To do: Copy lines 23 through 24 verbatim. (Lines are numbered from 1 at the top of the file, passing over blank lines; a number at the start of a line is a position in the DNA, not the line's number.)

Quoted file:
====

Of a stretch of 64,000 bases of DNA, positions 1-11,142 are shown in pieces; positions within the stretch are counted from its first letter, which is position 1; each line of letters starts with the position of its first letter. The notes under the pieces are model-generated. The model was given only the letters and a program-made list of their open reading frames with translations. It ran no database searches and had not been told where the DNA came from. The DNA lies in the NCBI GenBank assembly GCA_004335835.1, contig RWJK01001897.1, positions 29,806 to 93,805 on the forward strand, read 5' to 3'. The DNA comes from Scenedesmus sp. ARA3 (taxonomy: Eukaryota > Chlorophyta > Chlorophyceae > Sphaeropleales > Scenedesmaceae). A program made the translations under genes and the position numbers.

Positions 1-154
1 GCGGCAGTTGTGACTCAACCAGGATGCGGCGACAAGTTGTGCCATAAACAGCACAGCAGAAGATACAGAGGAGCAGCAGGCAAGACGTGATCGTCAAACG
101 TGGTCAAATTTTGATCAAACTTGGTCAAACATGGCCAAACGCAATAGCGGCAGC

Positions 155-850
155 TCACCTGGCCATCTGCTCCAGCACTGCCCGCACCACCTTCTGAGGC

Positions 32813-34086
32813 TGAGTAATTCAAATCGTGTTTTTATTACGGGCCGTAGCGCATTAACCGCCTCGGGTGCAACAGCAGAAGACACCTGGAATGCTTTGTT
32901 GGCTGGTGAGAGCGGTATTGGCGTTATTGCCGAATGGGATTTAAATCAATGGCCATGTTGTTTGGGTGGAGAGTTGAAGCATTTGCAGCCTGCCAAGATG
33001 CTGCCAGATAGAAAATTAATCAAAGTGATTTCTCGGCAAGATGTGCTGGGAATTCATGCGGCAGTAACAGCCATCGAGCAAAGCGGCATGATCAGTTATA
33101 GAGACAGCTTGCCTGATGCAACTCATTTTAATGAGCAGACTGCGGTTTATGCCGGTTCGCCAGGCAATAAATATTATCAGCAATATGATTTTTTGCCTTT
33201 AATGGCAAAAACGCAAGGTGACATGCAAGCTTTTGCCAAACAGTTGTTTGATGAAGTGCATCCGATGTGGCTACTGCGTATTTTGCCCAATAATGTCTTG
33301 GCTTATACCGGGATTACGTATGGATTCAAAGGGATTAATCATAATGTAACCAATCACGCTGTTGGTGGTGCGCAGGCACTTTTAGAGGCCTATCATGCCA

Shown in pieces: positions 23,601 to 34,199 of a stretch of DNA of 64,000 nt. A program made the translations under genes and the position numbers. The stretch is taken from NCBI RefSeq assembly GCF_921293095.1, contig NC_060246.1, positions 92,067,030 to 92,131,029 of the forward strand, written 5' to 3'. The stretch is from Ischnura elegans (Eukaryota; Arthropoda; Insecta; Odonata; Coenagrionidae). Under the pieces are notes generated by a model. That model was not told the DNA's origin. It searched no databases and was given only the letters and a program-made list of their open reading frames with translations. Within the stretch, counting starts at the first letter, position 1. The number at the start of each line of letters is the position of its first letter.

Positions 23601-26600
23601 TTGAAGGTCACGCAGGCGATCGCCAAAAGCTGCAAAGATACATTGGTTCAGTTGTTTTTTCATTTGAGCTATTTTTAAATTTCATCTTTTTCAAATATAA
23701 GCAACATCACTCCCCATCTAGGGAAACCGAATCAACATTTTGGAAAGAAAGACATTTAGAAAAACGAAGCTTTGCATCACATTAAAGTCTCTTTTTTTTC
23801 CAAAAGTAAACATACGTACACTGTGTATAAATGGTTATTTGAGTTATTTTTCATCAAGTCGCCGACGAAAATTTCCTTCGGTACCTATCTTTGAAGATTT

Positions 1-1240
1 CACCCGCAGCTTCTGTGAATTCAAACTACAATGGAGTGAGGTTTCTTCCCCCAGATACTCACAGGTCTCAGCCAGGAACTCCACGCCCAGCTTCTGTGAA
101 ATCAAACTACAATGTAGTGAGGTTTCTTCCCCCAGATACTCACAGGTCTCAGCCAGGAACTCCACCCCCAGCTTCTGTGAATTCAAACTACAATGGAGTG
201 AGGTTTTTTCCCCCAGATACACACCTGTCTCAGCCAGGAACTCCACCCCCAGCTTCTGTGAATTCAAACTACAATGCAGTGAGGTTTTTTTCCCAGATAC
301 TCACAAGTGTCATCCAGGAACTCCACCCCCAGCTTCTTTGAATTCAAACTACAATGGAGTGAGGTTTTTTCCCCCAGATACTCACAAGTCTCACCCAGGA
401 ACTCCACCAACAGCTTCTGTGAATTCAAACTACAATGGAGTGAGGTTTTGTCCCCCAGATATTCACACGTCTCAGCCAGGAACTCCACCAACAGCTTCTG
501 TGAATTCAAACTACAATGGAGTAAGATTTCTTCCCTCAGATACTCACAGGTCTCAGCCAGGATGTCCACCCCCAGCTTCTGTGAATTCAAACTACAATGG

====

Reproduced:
301 TCACAAGTGTCATCCAGGAACTCCACCCCCAGCTTCTTTGAATTCAAACTACAATGGAGTGAGGTTTTTTCCCCCAGATACTCACAAGTCTCACCCAGGA
401 ACTCCACCAACAGCTTCTGTGAATTCAAACTACAATGGAGTGAGGTTTTGTCCCCCAGATATTCACACGTCTCAGCCAGGAACTCCACCAACAGCTTCTG